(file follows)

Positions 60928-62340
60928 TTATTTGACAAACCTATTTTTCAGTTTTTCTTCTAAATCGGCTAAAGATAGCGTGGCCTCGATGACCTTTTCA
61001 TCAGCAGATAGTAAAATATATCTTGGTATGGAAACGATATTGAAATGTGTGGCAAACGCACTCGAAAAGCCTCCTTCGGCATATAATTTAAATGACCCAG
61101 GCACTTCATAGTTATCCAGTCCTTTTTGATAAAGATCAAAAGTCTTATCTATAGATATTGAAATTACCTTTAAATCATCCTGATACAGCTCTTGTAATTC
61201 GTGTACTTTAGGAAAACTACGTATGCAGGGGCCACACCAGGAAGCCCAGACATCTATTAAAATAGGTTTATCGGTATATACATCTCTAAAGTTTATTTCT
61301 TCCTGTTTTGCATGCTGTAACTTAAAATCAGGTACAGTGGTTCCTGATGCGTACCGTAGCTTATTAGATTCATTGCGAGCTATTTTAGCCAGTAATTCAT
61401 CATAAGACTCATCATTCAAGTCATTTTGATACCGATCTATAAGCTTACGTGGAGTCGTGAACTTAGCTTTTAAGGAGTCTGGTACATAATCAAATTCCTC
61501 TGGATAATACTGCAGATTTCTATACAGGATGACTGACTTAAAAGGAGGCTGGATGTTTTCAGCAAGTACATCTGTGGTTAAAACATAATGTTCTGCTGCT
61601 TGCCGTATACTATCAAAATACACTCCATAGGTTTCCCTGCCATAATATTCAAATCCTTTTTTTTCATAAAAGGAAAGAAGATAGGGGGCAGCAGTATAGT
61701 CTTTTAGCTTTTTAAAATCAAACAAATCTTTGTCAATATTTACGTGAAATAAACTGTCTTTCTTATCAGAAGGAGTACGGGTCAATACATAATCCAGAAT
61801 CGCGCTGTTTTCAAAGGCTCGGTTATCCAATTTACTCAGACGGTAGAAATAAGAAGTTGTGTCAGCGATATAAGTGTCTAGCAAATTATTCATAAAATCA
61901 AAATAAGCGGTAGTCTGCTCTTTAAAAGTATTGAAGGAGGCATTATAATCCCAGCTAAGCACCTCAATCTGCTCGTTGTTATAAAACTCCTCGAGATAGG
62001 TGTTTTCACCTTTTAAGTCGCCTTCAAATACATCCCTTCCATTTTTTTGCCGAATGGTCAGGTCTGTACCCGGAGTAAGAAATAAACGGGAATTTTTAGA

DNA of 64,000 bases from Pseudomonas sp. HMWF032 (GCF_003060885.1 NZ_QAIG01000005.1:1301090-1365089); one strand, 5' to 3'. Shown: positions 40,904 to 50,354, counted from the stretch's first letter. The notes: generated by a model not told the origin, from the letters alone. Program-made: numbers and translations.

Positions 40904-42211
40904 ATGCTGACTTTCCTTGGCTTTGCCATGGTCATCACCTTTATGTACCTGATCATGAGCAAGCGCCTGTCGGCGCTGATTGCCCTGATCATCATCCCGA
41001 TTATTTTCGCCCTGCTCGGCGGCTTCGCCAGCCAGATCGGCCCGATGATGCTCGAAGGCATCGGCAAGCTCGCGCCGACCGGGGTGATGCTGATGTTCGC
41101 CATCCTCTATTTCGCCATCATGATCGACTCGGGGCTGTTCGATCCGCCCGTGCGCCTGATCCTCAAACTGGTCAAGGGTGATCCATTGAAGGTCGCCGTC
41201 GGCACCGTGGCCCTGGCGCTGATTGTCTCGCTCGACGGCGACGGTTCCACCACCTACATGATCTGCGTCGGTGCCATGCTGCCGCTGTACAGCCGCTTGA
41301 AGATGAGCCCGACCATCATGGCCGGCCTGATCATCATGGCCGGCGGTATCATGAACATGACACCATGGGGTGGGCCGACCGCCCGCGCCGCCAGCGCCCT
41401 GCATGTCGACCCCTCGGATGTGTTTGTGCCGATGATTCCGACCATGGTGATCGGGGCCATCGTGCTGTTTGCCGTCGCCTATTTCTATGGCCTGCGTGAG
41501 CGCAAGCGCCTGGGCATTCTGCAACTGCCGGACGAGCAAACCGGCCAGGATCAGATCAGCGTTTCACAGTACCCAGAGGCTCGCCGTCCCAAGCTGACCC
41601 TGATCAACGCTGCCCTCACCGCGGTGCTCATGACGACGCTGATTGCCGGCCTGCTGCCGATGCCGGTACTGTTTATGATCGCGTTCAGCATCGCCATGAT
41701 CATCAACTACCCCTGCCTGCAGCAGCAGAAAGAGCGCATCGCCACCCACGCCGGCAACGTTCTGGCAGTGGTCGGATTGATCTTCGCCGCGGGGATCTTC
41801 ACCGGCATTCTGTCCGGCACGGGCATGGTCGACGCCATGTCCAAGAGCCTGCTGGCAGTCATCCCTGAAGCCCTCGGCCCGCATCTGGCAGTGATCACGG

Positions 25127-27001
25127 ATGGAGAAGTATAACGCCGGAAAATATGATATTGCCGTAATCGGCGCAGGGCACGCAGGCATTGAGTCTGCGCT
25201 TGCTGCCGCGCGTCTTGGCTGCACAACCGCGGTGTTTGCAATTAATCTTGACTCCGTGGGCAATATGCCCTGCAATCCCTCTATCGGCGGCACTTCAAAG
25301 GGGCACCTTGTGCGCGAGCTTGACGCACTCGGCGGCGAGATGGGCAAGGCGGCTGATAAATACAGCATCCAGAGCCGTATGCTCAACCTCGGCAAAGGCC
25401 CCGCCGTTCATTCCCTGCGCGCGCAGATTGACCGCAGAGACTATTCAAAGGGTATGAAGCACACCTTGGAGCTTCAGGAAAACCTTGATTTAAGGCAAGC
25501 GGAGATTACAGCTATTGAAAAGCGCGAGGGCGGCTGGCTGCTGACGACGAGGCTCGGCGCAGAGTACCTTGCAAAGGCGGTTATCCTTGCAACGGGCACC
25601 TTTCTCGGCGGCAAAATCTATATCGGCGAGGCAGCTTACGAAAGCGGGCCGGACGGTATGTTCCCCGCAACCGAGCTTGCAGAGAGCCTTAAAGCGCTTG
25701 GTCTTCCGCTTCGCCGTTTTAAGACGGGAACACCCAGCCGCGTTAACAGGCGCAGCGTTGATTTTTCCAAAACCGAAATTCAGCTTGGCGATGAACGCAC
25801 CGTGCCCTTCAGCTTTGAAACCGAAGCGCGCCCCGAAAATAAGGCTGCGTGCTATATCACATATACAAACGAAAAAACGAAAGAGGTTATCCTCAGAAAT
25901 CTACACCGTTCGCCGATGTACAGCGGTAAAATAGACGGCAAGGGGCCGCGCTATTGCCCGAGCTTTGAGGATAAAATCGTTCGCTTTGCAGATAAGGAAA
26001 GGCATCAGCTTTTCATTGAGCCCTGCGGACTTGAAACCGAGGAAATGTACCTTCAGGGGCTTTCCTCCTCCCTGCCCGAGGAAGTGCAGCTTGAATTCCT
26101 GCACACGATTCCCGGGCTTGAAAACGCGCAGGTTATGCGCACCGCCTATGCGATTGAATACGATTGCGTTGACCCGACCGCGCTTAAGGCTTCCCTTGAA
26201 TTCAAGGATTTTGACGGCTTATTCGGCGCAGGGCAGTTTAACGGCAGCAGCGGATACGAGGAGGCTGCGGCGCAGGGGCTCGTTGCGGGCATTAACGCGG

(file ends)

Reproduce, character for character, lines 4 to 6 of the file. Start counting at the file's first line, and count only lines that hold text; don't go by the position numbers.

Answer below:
61101 GCACTTCATAGTTATCCAGTCCTTTTTGATAAAGATCAAAAGTCTTATCTATAGATATTGAAATTACCTTTAAATCATCCTGATACAGCTCTTGTAATTC
61201 GTGTACTTTAGGAAAACTACGTATGCAGGGGCCACACCAGGAAGCCCAGACATCTATTAAAATAGGTTTATCGGTATATACATCTCTAAAGTTTATTTCT
61301 TCCTGTTTTGCATGCTGTAACTTAAAATCAGGTACAGTGGTTCCTGATGCGTACCGTAGCTTATTAGATTCATTGCGAGCTATTTTAGCCAGTAATTCAT